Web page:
Chicago I

Philippe Cognée

Date : 2005

Medium : Painting

Size : 250 X 150 cm

Wax paint on canvas.

Philippe Cognée’s recent work was inspired by live satellite images broadcast on the Internet. His soaring views of New York, Los Angeles or Chicago, as shown here, depict mazelike urban landscapes, verging on abstraction, in which the notions of scale and perspective have been eradicated.

The guide

Cloudy vision?
No, your eyes are not playing tricks on you. But you can't quite make it out.
What can you see, from a distance?
At first all you can see is a cold, grey palette livened up by the red in the lower part of the work. The eye is drawn towards it. Then the urban architecture made up of a dense network of buildings begins to appear. It is an aerial view, as if the artist was trying to crush the tall buildings below. Then you notice that the shape of these invincible buildings is echoed in the tall rectangular shape of the canvas and the white mass in the foreground.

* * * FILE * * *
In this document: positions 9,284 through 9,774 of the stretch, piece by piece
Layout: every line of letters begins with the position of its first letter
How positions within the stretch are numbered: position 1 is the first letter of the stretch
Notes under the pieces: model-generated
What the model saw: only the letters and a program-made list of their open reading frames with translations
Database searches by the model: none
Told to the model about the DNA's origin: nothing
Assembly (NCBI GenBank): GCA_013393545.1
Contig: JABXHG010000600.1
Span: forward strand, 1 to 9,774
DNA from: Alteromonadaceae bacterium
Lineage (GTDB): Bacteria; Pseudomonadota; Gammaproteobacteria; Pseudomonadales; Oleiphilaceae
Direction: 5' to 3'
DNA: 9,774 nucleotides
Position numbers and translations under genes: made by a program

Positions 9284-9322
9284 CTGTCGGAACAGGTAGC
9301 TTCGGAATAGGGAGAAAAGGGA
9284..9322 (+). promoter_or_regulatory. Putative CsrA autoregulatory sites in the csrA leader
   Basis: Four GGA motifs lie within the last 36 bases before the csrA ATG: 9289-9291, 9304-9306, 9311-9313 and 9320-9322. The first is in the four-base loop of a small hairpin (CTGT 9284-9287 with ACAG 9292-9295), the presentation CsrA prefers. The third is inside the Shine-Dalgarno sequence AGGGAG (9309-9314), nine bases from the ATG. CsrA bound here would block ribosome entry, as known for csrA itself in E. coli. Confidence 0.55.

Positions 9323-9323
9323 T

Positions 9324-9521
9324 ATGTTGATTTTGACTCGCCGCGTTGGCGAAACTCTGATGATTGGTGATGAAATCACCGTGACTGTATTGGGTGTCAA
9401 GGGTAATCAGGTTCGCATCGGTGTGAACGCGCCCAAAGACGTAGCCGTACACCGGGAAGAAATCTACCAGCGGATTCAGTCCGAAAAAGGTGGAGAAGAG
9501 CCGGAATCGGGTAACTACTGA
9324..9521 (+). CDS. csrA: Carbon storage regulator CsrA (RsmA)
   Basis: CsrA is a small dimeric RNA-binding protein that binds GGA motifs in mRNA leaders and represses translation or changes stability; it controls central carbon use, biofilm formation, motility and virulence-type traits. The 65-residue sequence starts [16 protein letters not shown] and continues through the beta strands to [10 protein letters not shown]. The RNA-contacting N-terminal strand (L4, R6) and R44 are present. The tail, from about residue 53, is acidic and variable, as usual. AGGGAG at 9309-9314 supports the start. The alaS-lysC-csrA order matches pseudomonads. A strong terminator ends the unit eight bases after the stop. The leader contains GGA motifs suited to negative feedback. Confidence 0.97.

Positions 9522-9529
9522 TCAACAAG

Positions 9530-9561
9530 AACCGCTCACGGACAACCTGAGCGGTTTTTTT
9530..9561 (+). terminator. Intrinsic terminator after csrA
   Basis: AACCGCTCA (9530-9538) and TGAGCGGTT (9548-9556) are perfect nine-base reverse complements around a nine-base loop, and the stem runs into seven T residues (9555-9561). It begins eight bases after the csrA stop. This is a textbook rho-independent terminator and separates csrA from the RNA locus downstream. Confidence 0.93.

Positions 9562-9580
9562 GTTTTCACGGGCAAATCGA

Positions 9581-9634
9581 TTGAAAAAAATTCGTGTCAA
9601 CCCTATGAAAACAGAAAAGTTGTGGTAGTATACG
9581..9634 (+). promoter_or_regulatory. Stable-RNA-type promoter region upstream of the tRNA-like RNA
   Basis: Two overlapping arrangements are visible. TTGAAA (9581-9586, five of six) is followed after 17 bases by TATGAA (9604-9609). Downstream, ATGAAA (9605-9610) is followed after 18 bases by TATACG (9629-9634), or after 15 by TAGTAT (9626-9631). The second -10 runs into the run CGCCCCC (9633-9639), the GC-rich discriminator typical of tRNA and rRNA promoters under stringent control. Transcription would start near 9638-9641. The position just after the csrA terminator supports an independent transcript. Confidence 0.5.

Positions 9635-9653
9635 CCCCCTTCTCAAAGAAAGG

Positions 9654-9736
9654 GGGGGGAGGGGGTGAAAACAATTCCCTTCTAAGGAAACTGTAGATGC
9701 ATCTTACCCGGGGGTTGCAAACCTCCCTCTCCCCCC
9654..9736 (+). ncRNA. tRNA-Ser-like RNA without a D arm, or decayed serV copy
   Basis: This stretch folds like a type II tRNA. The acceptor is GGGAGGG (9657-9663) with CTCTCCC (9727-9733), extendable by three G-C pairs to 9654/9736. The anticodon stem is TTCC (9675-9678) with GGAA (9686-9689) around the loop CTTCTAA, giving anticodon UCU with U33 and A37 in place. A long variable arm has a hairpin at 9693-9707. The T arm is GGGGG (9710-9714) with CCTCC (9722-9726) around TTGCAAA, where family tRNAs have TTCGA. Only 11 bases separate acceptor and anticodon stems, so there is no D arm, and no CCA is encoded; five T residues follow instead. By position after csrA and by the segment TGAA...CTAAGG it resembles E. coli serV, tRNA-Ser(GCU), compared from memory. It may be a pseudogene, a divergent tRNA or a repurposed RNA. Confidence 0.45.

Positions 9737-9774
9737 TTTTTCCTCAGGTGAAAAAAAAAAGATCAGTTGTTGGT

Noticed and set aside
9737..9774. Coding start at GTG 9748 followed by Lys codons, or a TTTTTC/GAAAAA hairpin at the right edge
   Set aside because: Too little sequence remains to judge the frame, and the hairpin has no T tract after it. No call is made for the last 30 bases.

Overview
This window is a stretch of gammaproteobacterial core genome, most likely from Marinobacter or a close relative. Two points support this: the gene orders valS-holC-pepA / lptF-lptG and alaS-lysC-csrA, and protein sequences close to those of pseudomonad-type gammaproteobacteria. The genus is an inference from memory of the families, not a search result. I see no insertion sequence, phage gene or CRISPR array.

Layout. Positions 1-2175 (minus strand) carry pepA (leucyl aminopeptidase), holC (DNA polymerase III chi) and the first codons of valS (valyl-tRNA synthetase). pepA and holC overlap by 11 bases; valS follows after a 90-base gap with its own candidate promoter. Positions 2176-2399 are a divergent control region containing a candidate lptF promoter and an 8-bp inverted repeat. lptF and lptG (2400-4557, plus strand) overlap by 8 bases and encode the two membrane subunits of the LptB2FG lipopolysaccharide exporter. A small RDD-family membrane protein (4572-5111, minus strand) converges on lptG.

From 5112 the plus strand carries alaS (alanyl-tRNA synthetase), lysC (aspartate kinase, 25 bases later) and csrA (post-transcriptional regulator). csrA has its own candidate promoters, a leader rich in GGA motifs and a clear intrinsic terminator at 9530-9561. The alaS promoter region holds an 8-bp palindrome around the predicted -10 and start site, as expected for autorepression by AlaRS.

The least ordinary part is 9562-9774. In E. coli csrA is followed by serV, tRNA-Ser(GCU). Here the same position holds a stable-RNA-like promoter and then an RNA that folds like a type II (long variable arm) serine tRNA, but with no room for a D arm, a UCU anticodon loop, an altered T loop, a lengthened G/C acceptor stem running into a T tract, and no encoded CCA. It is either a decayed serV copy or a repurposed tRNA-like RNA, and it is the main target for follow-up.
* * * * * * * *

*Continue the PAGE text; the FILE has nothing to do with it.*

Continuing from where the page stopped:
The artist, Philppe Cognée, has come up with an extraordinary technique. How does he achieve it?
He generally paints a realistic image based on a photograph by mixing pigments with encaustic (wax), and then places the canvas on the ground. This is when the magic begins. He covers the paint with a film of transparent plastic and melts the wax by ironing the canvas. This is when the artist's creative work begins. The picture’s blurred aspect is completely controlled by the artist.

Take a closer look. Notice the effects of the material, the ruggedness and the blending of the colours. The subject slowly disappears, and the paint itself becomes the subject of the work.
The first figurative painting gives way to a second abstract one.